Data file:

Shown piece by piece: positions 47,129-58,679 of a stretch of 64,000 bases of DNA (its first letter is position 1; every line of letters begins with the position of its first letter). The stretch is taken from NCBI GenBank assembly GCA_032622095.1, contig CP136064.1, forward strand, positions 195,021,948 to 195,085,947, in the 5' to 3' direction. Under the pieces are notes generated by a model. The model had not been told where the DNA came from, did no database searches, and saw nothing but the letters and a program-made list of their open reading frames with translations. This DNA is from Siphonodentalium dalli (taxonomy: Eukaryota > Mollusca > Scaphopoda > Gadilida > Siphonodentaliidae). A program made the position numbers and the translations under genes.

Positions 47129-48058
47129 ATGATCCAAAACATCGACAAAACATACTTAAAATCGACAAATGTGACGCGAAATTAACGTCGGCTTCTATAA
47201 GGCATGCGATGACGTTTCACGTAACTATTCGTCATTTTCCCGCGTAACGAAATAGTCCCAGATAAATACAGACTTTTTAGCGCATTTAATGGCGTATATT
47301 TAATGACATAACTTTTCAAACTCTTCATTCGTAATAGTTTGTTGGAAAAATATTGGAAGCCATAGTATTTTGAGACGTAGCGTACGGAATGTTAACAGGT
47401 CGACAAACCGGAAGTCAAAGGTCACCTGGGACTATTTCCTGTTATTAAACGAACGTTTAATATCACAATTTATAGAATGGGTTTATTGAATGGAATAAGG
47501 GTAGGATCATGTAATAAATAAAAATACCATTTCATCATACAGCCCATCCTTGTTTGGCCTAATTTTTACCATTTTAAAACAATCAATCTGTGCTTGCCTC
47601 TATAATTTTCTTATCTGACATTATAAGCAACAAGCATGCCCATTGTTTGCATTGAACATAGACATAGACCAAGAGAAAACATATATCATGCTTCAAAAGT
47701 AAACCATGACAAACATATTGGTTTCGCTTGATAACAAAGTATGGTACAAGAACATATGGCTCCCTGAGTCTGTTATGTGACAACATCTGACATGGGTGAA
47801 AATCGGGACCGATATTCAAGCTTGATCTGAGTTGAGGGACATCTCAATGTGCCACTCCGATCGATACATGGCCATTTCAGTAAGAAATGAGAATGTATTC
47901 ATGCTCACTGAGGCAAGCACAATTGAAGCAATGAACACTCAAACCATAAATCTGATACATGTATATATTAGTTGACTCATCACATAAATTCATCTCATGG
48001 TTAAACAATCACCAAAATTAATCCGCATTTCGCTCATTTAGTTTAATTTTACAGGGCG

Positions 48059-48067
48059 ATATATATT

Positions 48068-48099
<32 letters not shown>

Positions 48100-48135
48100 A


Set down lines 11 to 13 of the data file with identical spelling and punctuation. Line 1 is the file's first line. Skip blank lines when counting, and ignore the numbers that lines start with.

47901 ATGCTCACTGAGGCAAGCACAATTGAAGCAATGAACACTCAAACCATAAATCTGATACATGTATATATTAGTTGACTCATCACATAAATTCATCTCATGG
48001 TTAAACAATCACCAAAATTAATCCGCATTTCGCTCATTTAGTTTAATTTTACAGGGCG

Positions 48059-48067